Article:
Local art creates unique gifts

With the turkey purchased and the pantry stocked, my mind is now free to move on to holiday shopping. I like original gifts that match the personalities of my friends and family. As I walked around the Artist Studios at the Promenade this week I found unique gift ideas, with prices that I could manage.

With 13 studios filled with artists creating paintings, jewelry, pottery, outdoor art and more, there was a plethora of options.

I like pottery in the kitchen. For some reason early morning tea just tastes better in a hand made mug. It lends more scope to the imagination. In the studio of Dusty Holmes and Sandy Lawson I found mugs, bowls, colanders, fountains and much more. Holmes also creates living art: brightly decorated palms with living bromeliads growing in them.

Around the corner Sandi Brickley’s imaginatively painted step stools spoke loudly to the little ones on my list. Every side of the stool is painted with fairies, dragons, castles and other creatures from make believe worlds. She says her grandchildren enjoy flipping the stools over and spend hours studying every angle of the stools.

For the jewelry lovers on my list, the options are endless. There is big chunky jewelry by Dot Lingren, soft, sea glass jewelry by Lee Butera, colorful dichroic glass jewelry by Renata Vigoda. The original jewelry designs of all the artists fit all gift budgets and all styles, from simple to outrageous.

For the women on my list, the fiber artists struck a chord. The wall tapestries by Maryanne Olson showcase colors and patterns in their imaginative scenes. Studio 154 is filled with colorful fabric, baskets and fabulous gift ideas from Pat Cookson, Paula Lenahan and Cynthia Wismann.

As for paintings, there is every type from miniature paintings to large-scale canvas. Paintings range from realistic to abstract, watercolor to oil and pen and ink drawings. For those who stop by the shops regularly, it is fun to see what the artists are working on.

That is one of the things that sets the artist studios apart. The people who create the paintings, pottery, jewelry and other pieces are there working and selling their art. They are there to talk to patrons and tell them the inspiration that went into a certain piece.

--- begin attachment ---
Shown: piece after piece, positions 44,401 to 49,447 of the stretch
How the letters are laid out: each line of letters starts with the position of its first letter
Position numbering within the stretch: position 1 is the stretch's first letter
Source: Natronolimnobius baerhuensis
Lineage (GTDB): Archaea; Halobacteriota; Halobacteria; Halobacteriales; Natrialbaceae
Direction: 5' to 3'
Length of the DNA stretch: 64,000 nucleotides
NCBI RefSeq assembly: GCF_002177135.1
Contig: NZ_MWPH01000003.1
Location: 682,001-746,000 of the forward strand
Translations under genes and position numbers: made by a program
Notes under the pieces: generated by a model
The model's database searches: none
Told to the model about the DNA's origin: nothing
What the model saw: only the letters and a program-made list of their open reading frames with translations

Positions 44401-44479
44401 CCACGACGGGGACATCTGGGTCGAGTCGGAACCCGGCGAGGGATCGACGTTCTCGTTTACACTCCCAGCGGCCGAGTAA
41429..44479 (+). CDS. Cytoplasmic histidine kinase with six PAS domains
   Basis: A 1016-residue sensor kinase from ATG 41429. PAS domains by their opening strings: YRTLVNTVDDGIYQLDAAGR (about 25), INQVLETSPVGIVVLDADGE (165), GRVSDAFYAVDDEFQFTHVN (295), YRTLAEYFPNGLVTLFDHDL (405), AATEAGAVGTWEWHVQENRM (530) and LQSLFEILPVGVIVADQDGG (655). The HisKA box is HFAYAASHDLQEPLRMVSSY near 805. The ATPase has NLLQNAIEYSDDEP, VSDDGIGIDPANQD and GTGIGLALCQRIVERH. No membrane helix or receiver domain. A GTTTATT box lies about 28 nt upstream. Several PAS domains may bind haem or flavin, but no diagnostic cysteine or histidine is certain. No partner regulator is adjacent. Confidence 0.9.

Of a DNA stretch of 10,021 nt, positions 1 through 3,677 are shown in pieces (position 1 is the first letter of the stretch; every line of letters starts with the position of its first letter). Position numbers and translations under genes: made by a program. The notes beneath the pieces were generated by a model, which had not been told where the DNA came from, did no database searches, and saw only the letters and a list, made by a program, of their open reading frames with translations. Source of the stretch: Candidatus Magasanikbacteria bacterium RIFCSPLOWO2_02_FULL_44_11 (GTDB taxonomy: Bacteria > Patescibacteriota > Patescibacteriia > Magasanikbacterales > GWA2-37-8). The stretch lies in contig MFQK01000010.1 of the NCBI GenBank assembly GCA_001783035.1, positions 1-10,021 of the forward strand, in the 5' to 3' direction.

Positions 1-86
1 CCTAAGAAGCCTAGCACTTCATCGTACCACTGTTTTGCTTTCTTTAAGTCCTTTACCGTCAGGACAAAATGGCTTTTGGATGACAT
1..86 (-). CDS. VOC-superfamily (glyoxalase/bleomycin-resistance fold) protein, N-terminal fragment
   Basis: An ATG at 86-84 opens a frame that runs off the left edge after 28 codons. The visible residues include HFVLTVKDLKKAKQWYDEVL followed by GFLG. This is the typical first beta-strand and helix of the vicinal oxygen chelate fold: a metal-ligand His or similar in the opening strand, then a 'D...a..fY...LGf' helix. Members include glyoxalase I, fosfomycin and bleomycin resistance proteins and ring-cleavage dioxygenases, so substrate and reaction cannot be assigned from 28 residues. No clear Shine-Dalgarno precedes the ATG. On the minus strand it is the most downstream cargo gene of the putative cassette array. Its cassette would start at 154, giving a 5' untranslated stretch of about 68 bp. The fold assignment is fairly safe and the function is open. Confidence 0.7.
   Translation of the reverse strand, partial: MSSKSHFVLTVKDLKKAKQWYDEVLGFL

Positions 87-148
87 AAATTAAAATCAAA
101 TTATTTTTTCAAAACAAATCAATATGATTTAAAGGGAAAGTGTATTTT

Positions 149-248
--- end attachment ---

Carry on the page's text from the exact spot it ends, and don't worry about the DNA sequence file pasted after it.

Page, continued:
The studios bring back that feeling that is sometimes missed in the modern world. When a person makes something, loves it and sells it to someone else, the item seems to carry more with it. It gains character somehow.

Artists are in the studios Monday through Saturday 10 a.m. to 3 p.m. and Thursday 10 a.m. to 8 p.m. A monthly artwalk is held the last Thursday of each month with live music, hors d’oeuvres, drinks and more. The studio spaces are donated to the Center for the Arts artists by The Promenade at Bonita Bay. The artists work the spaces with help from the Center for the Arts and 35 percent of their proceeds support programming and community outreach efforts at the Center for the Arts. Information is available at http://www.artcenterbonita.org.


Films for Film Lovers Kicks off this Week

WHAT: Films for Film Lovers, “Billy Elliot”
WHEN: 7 p.m. Monday, Nov. 8
WHERE: Promenade at Bonita Bay, 26821 South Bay Drive, Space 114, Bonita Springs
COST: $8
INFORMATION: www.artcenterbonita.org or 495-8989

To say that I love movies is a bit of an understatement. I actually plan evenings around which movie I am going to watch with my family, and create our meal around the evening.. When my husband works late I know I can treat myself to a foreign film because I enjoy reading subtitles and he does not. On those nights, a platter of cheese, wine and fruit will be my perfect companion.

To me, the invention of the new series “Films for Film Lovers” by two Center for the Arts of Bonita Springs Members, Tom Falciglia and Roger Tachuk, gives me something to look forward to this season.